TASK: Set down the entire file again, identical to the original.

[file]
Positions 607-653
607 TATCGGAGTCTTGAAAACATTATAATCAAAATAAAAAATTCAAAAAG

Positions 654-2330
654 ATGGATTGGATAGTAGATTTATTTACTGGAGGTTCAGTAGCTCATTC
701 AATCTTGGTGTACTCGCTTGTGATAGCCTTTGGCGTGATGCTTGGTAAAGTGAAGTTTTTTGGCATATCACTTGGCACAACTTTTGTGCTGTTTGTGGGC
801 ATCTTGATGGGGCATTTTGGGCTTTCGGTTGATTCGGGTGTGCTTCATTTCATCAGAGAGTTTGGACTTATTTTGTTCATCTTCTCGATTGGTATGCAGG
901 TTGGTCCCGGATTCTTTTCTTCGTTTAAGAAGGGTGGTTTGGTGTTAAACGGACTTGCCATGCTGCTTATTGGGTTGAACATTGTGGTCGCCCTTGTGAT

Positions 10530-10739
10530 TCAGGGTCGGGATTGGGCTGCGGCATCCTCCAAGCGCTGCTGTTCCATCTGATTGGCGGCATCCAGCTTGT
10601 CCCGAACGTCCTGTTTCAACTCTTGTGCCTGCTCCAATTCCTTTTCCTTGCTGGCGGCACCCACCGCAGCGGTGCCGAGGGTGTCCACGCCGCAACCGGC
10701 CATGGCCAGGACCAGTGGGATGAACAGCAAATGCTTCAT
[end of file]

Positions 607-653
607 TATCGGAGTCTTGAAAACATTATAATCAAAATAAAAAATTCAAAAAG

Positions 654-2330
654 ATGGATTGGATAGTAGATTTATTTACTGGAGGTTCAGTAGCTCATTC
701 AATCTTGGTGTACTCGCTTGTGATAGCCTTTGGCGTGATGCTTGGTAAAGTGAAGTTTTTTGGCATATCACTTGGCACAACTTTTGTGCTGTTTGTGGGC
801 ATCTTGATGGGGCATTTTGGGCTTTCGGTTGATTCGGGTGTGCTTCATTTCATCAGAGAGTTTGGACTTATTTTGTTCATCTTCTCGATTGGTATGCAGG
901 TTGGTCCCGGATTCTTTTCTTCGTTTAAGAAGGGTGGTTTGGTGTTAAACGGACTTGCCATGCTGCTTATTGGGTTGAACATTGTGGTCGCCCTTGTGAT

Positions 10530-10739
10530 TCAGGGTCGGGATTGGGCTGCGGCATCCTCCAAGCGCTGCTGTTCCATCTGATTGGCGGCATCCAGCTTGT
10601 CCCGAACGTCCTGTTTCAACTCTTGTGCCTGCTCCAATTCCTTTTCCTTGCTGGCGGCACCCACCGCAGCGGTGCCGAGGGTGTCCACGCCGCAACCGGC
10701 CATGGCCAGGACCAGTGGGATGAACAGCAAATGCTTCAT